Nutrition Challenges During Space Travel - Solutions Can Benefit Us All
~ June 2002 No.149 ~
We are all becoming more aware of the role our diet plays in our health and disease resistance. And of course, if anything goes wrong and we get sick we can always visit our doctor. Unfortunately, life will not be as simple for the first interplanetary space travellers. When the nearest hospital is 5-6 months away, it is important that astronauts stay as healthy as possible. Eating a good diet during long space voyages may be one way to do just that.
We have only limited experience related to space travel - with the majority of voyages "relatively close" to earth. However, in spite of this, several observations on the health and metabolism of the returning astronauts point to areas where diet will become important in long duration flights.
It is now well established that during missions lasting longer than one week, changes in bone calcium metabolism becomes a serious problem. While in zero gravity, for unknown reasons, calcium loss from bone becomes accelerated. This has very serious implications when long term voyages are being planned and can present a major threat to the health and well being of space travellers when they return to earth. It has also been noted that constipation sometimes affects space travellers, perhaps in part because of interference with normal peristalsis (contraction of the intestinal wall that directs food down the digestive tract) combined with an inadequate intake of liquid in the climate controlled space ships and, of course, the stress of space travel. Alterations in the diets of space travellers may be one way to overcome these two problems.
Diet may also help protect astronauts from a third phenomenon they experience in space. Beyond the protective layer of the earth's atmosphere, space ships and those inside are exposed to very high levels of ionized particles. Such particles are capable of damaging the DNA that is in our cells, which could lead to cell death or, in other cases, to the promotion of cancers. The longer the voyage, the more exposure and the greater the damage. At the present time, there are few options available that can protect space travellers from these damaging rays.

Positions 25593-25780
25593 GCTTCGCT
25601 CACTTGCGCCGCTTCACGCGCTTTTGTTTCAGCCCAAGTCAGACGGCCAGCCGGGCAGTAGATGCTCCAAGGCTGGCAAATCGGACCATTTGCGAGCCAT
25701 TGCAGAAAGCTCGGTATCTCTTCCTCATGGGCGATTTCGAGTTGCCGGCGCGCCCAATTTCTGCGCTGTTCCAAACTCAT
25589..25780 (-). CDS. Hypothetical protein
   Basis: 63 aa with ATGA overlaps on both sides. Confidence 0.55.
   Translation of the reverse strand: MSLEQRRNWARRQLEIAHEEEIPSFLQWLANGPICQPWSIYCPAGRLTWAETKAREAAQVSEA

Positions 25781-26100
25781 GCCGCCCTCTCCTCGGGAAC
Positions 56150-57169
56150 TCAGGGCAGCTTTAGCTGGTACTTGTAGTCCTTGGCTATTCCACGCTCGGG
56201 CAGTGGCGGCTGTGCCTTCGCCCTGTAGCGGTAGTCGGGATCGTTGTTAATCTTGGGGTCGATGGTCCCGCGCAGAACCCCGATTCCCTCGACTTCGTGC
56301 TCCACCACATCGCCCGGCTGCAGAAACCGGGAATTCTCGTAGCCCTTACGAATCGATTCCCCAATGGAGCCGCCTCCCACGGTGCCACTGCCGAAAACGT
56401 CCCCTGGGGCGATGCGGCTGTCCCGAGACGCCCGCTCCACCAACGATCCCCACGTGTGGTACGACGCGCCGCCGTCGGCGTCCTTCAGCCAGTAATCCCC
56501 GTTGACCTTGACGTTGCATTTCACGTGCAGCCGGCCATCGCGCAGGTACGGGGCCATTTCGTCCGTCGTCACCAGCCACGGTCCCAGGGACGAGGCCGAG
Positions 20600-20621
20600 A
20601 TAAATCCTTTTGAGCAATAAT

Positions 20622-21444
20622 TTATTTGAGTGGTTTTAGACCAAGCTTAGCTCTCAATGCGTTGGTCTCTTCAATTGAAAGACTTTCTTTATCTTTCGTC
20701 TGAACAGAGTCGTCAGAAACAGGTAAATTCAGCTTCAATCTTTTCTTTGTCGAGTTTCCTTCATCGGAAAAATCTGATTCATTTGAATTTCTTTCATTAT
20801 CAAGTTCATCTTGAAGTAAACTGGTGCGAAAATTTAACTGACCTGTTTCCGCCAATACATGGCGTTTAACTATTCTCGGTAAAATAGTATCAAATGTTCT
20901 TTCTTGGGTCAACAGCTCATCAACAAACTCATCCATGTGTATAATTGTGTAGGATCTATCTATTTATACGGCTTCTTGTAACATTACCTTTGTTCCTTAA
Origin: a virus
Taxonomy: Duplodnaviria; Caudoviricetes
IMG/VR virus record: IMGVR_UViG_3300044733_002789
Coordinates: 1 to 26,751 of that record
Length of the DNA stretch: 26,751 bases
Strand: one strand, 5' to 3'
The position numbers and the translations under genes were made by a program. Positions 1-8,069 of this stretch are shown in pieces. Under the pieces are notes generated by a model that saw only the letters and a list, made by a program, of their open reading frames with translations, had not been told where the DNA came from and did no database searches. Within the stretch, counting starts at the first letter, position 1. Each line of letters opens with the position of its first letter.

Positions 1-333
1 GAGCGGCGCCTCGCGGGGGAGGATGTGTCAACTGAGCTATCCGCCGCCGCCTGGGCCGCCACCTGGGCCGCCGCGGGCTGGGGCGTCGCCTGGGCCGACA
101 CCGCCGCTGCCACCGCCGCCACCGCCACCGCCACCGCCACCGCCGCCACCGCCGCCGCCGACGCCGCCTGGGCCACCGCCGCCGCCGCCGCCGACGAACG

The reasons for the bone calcium loss is not known, therefore, at this time, the most prudent option is to consume foods that are high in very digestible calcium. Foods that are high in fat that could bind the calcium and make it unavailable for digestion should be avoided. In addition, it has been found that prolonged exercise during the space voyage helps cut down on bone calcium loss. Foods that are high in fibre, together with large quantities of liquid, may ease constipation problems. Constipation along with other gastrointestinal problems may not rank high in some people's health concerns, but they can affect performance and, if left too long, can lead to more serious problems. Many foods could be added to the diet that are high in antioxidants which would protect against tissue damage from ionized particles. It may be possible to increase the cellular concentration of a variety of antioxidants that can help reduce the damage of ionization.
As long as space travellers can take food from earth with them, it may be possible to design diets that are capable of reducing these problems and other problems. However, as voyages become longer and longer, and the crews become more dependent on food that they will grow and process during their flight, this becomes more of a problem. It is already apparent that as the diet of astronauts becomes more vegetarian, plant sources rich in calcium and high in antioxidants with a high energy content will be most desirable.
Osteoporosis, constipation and cancer are three major problems in our population here on earth. Any progress that can be made in overcoming these problems that occur during space travel will also benefit those who live on earth.
Nutrition in Spaceflight and Weightlessness Models
CRC Press, Dec. 20, 1999 - 328 pages